Love Is Not Abuse

It’s “Time To Talk Day 2011” at Violence Unsilenced

This is copied from the site:

This Thursday, December 8, 2011, is the 7th annual It’s Time to Talk Day, a day that is, in the words of Violence UnSilenced board member Stacy Morrison, “dedicated to just this one goal: to start and continue conversations about relationship abuse, domestic violence, and emotional abuse, to join together in making an effort to raise awareness and reverse the humbling statistics:

1 in 3 women will be in an abusive relationship in her lifetime.
On average, more than three women a day are murdered by their husbands or boyfriends in the United States.
Teenage girls are reporting dating abuse at rates higher than women, which makes them the most at-risk group for abuse in America.
One in five tweens—ages 11 to 14—say their friends are victims of emotional, physical or verbal dating violence.”

These are sobering stats, but we here at Violence UnSilenced are ever-reverent of the power of simply talking about abuse, of bringing it up out of the shadows of secrecy and shame and giving voice to what was once unspeakable. We do it all year long.

______________

I read the headlines and almost threw up.

“Dad killed 4 kids, injured wife”

A woman (just like me) fled an abusive marriage (just like me) tried to keep her children safe (just like me) and he hunted them down and shot his four children, injured his wife (thank God not like me) then turned the gun on himself (just like him)

My children and I? We are statistics. We are victims. We are SURVIVORS.

Many murmured that at least he was the only victim of his crime.

He wasn’t the only victim. I had been his victim for 12 years. His children had been his victims all their lives. I had been paralyzed by the control he had over me and the promise if I ever left; he would kill me. I had no reason to doubt him. I did not want to involve others. For many years I believed that I just needed to be a better wife. If only I could be everything he wanted me to be; it would stop. I pushed the children to walk the line with me. Be perfect. Perfect was never enough.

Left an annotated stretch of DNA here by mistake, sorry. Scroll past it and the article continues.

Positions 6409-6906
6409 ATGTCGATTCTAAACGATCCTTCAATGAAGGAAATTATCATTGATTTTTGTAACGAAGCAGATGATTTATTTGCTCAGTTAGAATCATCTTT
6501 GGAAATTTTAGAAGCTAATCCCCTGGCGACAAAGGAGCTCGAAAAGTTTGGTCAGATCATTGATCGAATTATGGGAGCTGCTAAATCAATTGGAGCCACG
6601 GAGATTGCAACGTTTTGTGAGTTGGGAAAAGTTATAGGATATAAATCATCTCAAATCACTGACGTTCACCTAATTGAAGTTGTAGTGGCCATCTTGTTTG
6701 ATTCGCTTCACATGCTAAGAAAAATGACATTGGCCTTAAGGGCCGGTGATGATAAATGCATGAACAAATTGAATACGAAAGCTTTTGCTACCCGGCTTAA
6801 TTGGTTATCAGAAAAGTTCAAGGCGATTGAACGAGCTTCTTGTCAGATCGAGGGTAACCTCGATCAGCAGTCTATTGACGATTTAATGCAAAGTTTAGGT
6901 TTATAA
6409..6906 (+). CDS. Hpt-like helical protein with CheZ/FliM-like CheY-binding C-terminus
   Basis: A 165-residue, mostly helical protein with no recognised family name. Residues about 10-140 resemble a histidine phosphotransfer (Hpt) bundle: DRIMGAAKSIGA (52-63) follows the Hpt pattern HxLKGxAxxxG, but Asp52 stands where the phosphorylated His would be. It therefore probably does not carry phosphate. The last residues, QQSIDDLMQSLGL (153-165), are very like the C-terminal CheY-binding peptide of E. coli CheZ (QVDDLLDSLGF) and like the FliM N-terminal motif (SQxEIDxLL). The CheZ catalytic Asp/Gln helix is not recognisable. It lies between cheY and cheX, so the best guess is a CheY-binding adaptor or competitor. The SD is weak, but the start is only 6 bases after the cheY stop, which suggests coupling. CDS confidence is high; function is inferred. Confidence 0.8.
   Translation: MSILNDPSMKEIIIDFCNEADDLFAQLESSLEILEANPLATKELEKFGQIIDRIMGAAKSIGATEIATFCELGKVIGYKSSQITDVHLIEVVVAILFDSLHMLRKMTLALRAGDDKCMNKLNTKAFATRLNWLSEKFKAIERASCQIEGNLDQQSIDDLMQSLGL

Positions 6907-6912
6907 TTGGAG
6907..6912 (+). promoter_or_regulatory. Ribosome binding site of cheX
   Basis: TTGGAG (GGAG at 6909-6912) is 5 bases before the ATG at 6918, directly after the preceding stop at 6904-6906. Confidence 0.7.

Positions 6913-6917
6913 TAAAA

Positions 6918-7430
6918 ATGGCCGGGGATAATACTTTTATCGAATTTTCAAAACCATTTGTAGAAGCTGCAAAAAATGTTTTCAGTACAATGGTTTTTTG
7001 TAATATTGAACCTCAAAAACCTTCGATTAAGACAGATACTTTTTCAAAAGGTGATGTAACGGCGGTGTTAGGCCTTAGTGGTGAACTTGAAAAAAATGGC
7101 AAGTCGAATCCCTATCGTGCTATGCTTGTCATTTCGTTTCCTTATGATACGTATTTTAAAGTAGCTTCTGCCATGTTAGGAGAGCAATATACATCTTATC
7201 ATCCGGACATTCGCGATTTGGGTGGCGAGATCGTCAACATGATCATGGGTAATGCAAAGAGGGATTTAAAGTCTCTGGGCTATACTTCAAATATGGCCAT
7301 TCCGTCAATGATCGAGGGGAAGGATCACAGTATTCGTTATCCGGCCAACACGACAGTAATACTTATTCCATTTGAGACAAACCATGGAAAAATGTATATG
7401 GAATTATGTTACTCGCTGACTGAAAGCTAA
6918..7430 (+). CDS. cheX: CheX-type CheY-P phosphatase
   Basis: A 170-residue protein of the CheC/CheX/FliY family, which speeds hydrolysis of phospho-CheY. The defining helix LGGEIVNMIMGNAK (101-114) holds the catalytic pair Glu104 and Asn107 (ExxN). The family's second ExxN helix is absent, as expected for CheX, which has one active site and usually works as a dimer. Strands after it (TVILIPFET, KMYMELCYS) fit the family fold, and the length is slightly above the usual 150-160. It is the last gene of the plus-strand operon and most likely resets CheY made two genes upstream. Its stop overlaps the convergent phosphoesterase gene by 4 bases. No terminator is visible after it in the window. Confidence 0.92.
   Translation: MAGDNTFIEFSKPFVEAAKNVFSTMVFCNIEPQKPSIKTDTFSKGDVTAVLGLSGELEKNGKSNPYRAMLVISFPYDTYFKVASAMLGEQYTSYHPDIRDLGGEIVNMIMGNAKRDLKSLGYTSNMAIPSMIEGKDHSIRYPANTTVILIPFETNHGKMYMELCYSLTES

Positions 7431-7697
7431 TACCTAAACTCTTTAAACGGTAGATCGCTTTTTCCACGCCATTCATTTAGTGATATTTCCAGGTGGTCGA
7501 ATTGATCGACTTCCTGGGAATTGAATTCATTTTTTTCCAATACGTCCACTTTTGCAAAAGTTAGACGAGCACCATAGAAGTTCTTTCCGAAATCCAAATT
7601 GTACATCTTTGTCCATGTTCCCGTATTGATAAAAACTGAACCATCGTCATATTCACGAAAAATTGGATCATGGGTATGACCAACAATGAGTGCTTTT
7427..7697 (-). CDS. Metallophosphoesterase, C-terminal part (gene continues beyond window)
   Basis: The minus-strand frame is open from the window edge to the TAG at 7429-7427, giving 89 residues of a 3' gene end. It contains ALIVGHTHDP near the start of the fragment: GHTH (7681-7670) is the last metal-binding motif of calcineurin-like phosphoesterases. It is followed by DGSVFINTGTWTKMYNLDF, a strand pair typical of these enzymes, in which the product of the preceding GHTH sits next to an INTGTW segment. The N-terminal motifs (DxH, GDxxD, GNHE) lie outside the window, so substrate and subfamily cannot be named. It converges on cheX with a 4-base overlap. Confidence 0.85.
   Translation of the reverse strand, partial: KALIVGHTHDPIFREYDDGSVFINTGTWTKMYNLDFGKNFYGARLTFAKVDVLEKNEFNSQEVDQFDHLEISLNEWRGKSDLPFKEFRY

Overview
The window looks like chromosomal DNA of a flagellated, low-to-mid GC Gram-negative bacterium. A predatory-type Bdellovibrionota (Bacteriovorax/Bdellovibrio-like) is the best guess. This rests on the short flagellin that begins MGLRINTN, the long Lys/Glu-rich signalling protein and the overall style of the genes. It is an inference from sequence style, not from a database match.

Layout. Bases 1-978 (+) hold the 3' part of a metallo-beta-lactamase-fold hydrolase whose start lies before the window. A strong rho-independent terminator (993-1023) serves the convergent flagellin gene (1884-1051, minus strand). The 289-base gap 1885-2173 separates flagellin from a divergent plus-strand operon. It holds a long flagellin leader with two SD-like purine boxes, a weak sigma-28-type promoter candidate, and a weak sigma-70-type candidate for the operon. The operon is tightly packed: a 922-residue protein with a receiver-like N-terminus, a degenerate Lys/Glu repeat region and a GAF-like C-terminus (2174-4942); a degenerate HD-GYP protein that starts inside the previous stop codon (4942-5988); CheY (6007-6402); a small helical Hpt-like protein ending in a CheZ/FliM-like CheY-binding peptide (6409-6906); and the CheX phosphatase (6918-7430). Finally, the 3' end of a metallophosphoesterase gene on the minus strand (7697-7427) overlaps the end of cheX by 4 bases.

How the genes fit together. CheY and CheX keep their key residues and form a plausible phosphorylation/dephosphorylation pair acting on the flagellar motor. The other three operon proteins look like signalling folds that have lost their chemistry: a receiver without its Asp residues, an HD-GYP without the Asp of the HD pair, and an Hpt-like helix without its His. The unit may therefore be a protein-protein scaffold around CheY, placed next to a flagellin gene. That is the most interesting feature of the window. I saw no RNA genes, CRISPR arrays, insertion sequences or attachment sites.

He took me down to a level of self-esteem that I didn’t believe I deserved better. I covered for him. I told lies to others who saw the marks. I sat in an Emergency room with a broken arm, rib and hair pulled out and although the doctors knew the truth; I told the lie. It’s just what you do. The promise of being protected is never believed. Your abuser is the only one with strength. You just believe it.

When I looked at my 5 year old daughter’s battered face, I didn’t believe it anymore. Her hurt eyes finally shattered the illusion he had created. A child didn’t deserve this. I began finally reaching out to people. A moment of weakness or strength; my heart battled on that one. As friends and family gathered around me; I found my strength to leave. By unsilencing the violence; I found my strength. Not a day passed that I didn’t believe he would kill me. Yet, I refused to let my children believe that we deserved to stay in that life. They needed to believe no matter the cost that we were entitled a life without the fear of physical, emotional and verbal abuse. No matter the cost. It was something I was willing to die for.

That news story? In the time it takes for a bullet to leave a gun, could have been us. Mental illness knows no rational.

Here on my blog I have told our story. I finally decided to cover for him no longer. The violence needed to be unsilenced. There was a time he had been a good man. There was a time he believed in God. He snapped and never came back. There were 5 victims in this story. Him, our 3 daughters and I. Fortunately there was only one causality.

If you are a victim of domestic violence; it’s not YOUR fault. There is a NEVER an excuse. There are places you can go, people who care and a life for you to live. Make the choice today to begin living again.

Visit LOVE IS NOT ABUSE for help finding resource, identify warning signs and get help.

 

 



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11 replies